My God, Tonya Burrows simply doesn’t know how to write a book that doesn’t blow my socks off.
I adored the first book in the HORNET series, SEAL of Honor, as it carried Burrows’ brand of steamy, emotional romance featuring spunky heroines and super hot military men, but with Honor Reclaimed I’m in awe of just how far the very damaged Seth Harlan has clawed his way into my heart.
Our ragtag group of misfit mercenaries are once again off on another mission and former Marine sniper Seth Harlan is slightly astonished to be included. His severe PTSD has him botching training missions right and left, to the point where he isn’t exactly part of the group, no matter how stern the orders from their commander are to integrate him. That this mission is to find a POW taken while on a black op no military branch will claim, and that said captive is in Afghanistan, dredges up the horrifying nightmare that was Seth’s own torture for over a year.
Despite time having passed, the damage was so extensive – physically and psychologically – that Seth doesn’t even consider himself human anymore. The fact he lost his team as well, and that some particularly torrid branches of the media spun the story as one in which Seth caused their deaths, just made the healing that much harder. He doesn’t speak to his family, doesn’t reach out to his friends and hasn’t been able to talk to the families of his fallen team members. The instinct to look over his shoulder only gets worse when they land in Kandahar, particularly when one woman in a blue chadori starts acting suspicious. Grabbing her for questioning reveals a pretty, copper haired American and what’s worse, she’s a journalist who clearly recognizes Seth.
Phoebe Leighton should recognize Seth since she was the one responsible for ruining his life. Her pictures of him sold to a particularly heinous tabloid were what allowed them to spin that ridiculous tale about him being responsible for his team’s demise. She was so disgusted with herself and her willingness to whore her ethics for her so-called career that she changed her name, divorced her unhappy husband, and resolved to do nothing but good with her life. Taking back her maiden name and using her middle name gave her a kind of rebirth, but it’s nothing like the good she’s been able to do with her photojournalism. When her current assignment on child brides brings her to a women’s shelter and a particularly brave 16 year old running from her husband, Phoebe’s assignment brings her right into Seth’s path.
Realizing she can help him with his mission and maybe also help him heal has her withholding the revelation of her role in his vilification. Yet as the two of them are drawn together and as Seth begins to trust her enough to tell her about his captivity and torture, Phoebe realizes that there is never going to be a time when telling Seth what she did doesn’t seem like the ultimate betrayal.
For his part, Seth can’t believe that Phoebe has the ability to get under his very scarred skin. No matter how many times he pushes her away or is cruel to her, she just calls him on his behavior and makes him live up to her expectations. Her courage and openness shines a light into his inner darkness and Seth finds himself not only beginning to feel happy but also experiencing sexual desire, both previously dormant emotions. However when he discovers her betrayal, it’s up to Seth to decide if he will let that same numbness reclaim him or if he can work through his past and reclaim both his honor and the woman he loves.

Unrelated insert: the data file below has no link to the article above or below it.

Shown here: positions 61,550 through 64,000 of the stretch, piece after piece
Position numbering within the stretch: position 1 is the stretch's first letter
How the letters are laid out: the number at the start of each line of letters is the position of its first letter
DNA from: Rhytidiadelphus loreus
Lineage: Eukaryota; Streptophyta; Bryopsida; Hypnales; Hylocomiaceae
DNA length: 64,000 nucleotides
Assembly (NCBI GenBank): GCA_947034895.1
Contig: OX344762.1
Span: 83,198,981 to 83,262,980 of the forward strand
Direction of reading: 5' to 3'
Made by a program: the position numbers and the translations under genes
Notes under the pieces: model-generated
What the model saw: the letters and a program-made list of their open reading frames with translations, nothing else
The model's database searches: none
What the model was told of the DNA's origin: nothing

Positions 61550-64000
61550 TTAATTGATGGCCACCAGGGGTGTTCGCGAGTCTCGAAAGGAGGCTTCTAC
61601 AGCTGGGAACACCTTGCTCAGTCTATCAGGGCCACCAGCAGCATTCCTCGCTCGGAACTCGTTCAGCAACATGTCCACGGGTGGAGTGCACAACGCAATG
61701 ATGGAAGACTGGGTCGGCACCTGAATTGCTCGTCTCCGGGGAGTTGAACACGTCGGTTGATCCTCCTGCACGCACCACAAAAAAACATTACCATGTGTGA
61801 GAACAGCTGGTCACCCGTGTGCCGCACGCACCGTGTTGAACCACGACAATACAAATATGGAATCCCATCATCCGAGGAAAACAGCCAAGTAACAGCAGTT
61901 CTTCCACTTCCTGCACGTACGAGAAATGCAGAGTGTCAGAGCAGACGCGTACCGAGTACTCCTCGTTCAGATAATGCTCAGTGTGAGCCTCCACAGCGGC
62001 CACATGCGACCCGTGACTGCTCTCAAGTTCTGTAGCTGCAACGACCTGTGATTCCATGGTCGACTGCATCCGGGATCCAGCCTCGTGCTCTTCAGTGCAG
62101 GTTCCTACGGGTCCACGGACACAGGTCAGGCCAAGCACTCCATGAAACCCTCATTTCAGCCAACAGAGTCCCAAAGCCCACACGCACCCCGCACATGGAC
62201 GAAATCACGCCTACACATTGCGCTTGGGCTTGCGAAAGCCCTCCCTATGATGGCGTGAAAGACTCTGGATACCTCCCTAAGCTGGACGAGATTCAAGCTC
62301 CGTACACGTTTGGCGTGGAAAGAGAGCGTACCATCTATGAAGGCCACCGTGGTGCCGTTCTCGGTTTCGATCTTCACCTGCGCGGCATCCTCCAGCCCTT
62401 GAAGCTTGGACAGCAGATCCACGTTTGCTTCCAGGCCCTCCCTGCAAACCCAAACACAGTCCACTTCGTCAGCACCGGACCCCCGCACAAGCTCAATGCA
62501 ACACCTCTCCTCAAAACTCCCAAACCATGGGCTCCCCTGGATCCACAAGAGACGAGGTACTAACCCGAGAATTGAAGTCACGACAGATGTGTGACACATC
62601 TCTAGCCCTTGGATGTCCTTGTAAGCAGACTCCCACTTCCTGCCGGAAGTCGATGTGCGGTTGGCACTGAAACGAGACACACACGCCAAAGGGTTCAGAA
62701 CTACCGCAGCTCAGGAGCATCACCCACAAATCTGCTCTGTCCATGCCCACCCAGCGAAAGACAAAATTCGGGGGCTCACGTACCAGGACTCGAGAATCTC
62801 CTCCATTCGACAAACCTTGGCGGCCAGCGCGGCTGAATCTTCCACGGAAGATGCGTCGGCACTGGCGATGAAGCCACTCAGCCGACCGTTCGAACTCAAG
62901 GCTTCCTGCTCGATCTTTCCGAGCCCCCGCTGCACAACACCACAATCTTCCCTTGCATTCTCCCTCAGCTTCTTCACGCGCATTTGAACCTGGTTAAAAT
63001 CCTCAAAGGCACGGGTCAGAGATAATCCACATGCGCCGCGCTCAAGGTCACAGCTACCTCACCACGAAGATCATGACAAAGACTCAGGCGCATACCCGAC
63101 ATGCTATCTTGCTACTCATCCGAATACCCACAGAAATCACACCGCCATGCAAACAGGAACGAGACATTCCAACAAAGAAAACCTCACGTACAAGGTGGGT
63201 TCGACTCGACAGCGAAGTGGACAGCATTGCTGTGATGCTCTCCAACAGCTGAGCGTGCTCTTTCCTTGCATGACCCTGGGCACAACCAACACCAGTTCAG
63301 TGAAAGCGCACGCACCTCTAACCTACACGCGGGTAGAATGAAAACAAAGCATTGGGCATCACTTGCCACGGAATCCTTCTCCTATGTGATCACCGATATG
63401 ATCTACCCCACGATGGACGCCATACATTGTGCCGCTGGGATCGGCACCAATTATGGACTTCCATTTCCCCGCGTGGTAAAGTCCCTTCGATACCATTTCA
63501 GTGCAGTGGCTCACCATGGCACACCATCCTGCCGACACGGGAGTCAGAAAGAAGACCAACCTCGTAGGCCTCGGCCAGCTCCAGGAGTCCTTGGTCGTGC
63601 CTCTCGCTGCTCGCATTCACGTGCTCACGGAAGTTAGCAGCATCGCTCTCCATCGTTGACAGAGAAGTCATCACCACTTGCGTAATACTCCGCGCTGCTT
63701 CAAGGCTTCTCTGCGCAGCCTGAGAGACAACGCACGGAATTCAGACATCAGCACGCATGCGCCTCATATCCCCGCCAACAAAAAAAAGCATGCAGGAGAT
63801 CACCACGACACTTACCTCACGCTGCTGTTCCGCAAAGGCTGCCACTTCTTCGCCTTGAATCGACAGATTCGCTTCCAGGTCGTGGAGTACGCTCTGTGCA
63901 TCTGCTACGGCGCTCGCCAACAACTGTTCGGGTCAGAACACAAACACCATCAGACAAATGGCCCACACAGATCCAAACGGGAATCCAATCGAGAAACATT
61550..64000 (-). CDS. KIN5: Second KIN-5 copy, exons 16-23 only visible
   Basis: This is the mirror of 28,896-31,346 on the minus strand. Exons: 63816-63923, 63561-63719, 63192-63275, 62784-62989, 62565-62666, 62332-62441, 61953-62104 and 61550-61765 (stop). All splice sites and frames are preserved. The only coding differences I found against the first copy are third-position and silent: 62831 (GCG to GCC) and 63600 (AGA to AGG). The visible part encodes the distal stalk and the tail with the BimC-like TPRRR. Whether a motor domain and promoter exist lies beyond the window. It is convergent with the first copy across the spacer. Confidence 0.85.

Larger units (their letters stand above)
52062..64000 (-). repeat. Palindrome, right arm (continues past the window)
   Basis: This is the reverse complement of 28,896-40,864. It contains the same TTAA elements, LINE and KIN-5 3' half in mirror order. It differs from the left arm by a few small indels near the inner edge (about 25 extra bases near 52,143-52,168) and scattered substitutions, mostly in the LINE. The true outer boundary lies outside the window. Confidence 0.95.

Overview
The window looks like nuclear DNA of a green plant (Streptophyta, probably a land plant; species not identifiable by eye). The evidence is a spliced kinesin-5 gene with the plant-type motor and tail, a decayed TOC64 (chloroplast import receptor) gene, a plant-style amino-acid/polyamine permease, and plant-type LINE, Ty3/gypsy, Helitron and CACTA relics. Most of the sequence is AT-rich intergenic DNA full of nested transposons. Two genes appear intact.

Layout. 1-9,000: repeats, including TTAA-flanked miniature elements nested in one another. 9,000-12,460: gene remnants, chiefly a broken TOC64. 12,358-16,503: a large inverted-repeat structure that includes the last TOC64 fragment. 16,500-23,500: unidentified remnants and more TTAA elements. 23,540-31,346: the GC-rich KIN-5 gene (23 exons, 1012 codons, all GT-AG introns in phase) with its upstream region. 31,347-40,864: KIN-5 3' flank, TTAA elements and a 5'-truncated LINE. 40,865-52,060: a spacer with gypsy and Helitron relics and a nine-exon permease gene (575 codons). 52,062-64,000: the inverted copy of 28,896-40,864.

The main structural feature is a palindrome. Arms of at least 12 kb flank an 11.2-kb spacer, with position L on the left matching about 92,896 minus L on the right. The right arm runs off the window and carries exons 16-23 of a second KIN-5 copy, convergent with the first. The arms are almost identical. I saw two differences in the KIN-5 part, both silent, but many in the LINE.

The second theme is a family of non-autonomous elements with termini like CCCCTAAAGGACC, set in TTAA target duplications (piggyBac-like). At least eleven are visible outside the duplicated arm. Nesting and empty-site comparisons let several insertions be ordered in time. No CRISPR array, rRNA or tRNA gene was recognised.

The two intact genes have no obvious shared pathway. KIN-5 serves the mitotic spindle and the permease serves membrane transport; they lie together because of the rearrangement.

Oh, wow. While there is an abundance of sexual tension throughout the book, this volume is understandably less heated than the fan-yourself previous novel, SEAL of Honor, and that is exactly as it should be. I had my doubts in the beginning of the book how Burrows was going to pull off getting Seth into a place where he could actually have anything resembling a relationship, but her skill as a storyteller is so profound that she pulls it off in the most believable way. Phoebe is a woman embracing the present and working to correct her past and even when you are cringing at every missed opportunity to tell Seth who she is (or in her case, was), you understand that she is reacting to the fragility he projects into their burgeoning relationship. I usually have zero patience for a hero who blows hot and cold but Seth received an unending supply based on what he endured. I appreciated that his PTSD was never sugar coated, and the other physical and emotional issues on the team were also boldly confronted.
Not only was this book amazingly heart-wrenching (in the best possible way) but I continue to be impressed that Burrows has given us further insight into the team members who will undoubtedly be starring in the future books of the series. She has brilliantly laid the foundation for their romances and I am salivating over the potential (Quinn! Jean-Luc!!).
Honor Reclaimed is another brilliant addition to Burrows (and Entangled’s) body of work as well as military romance as a genre. Don’t forget to check out the Giveaway Info (for a blanket with the her four covers on it + swag) at this link for a Rafflecopter giveaway.